This class was tough.
Course Overview:
While this course was challenging, I recommend that any math major, or even anyone thinking about majoring in mathematics, take this course. Communicating in Mathematics focuses on WHY certain principles in mathematics hold. For example, have you ever thought about why two odd numbers multiplied together has the result of an odd number? Or why number systems work the way that they do? While this course simply scratches the surface of concepts covered in other math classes, it is a fantastic introduction to not only thinking critically about mathematics, but also about proving WHY something occurs.
Course highlights:
As with any class, one of the greatest factors of this course was the professor. David has a lot of enthusiasm about mathematics, and it really shows when he is teaching. Thus, this makes the course fun and interesting. David also took a lot of time to ensure he was helping his students, and so there was ample opportunity to visit him in his office hours to ask questions. Due to the amount of help available, I felt confident about my content knowledge in the course. Additionally, the structure of the course allowed us to make discoveries for ourselves. The point of the class is exploration: students should want to explore WHY certain principles hold in mathematics, and use problem-solving techniques to prove a conjecture revolving around these principles. This made the class far more interesting, since I was learning problem-solving skills, which helped me in later math classes. Finally, the theory behind mathematical concepts is fascinating, and if you've never been a person that really enjoys calculation-based mathematics, this course will completely change your viewpoint on how cool math really is. So, in that regard, this course truly changed my mindset on mathematics, and for that, I will always have an appreciation for it.
Hours per week:
9-11 hours
Advice for students:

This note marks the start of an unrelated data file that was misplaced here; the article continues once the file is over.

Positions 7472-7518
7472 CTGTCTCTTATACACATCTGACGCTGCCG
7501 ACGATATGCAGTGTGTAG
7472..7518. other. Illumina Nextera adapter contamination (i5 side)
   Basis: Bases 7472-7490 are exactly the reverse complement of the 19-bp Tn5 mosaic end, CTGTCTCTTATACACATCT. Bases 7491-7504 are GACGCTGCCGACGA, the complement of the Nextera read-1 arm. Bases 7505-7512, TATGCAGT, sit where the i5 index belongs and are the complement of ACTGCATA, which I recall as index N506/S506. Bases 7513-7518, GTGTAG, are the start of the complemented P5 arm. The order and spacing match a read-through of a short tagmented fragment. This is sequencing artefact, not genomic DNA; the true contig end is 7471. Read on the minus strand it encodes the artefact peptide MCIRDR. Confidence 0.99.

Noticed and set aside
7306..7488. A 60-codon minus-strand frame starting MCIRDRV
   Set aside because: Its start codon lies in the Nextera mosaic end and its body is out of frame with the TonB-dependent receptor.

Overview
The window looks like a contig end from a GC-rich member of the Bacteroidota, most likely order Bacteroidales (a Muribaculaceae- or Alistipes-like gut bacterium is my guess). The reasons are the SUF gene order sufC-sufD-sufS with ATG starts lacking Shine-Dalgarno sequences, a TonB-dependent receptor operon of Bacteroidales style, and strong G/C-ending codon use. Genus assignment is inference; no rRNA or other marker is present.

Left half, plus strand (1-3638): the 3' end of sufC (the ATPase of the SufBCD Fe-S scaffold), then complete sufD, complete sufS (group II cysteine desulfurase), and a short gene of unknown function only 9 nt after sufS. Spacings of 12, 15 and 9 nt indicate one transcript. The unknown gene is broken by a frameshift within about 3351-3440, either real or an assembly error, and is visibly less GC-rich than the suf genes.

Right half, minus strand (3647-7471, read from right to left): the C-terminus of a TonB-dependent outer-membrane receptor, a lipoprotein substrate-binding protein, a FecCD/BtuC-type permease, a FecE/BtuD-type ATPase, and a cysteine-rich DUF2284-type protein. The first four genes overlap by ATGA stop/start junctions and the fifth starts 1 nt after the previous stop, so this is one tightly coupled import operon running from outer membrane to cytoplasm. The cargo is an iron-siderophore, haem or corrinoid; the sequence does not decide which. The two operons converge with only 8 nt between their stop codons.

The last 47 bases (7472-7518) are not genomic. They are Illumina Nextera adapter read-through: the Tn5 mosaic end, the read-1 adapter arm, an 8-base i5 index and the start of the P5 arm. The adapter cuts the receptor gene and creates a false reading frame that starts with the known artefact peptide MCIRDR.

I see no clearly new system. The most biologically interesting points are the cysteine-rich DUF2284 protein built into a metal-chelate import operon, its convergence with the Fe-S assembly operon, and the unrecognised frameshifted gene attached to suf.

-Go to the professor's office hours! Regardless of which professor teaches the course, they have office hours for a reason and can even schedule time to see you if none of those hours work with your schedule. There is a lot of hard material to grasp in this course, but it will be much easier for you if you take time to talk to the experts about it. -Do your homework! Lots of professors at Grand Valley assign "preview activities," which are 2 point assignments to do before the next class, which will be a preface to the next day's lecture. While 2 points doesn't seem like a lot, (a) these points add up, and (b) these activities really help you to grasp the material in the lecture. Additionally, a lot of these assignments are graded based on effort rather than correctness, so it's an easy 2 points per class period, and can really help if you need to boost your grade after a test. -Work with others. Proof-based courses are super difficult, but one of the most interesting parts about theoretical mathematics is that there are several ways to go about the same problem. So, different people in your class may have various viewpoints on how to solve a problem. It really helps to work with these people and get different viewpoints, and to get some help when you're stuck on a problem. I didn't do a lot of work with others in this course, and I regret that, because it helped me a ton to work with my classmates when I did other proof-based courses. -Do drafts for the writing assignments. A lot of professors offer multiple submissions for the written proofs, and its important to utilize these. Yes, you won't get the proof right on the first try, but when you are able to get corrections and learn about how to correctly prove the theorem, you will learn more overall. Also, if your professor doesn't offer multiple submissions, still bring a draft of your proof with you during an office hours appointment. This way, your professor sees you are putting a lot of effort into the course, and they also can help you with what you have so far. -Don't be afraid to make mistakes! Mistakes are the foundation of learning. How many times have you learned when you did perfectly on something the first try? Didn't you learn more when you got a bad grade and did better the next time to improve it? You will make a lot of mistakes in this class, but don't let it discourage you. Just think of mistakes as a learning opportunity, and the class will be much richer.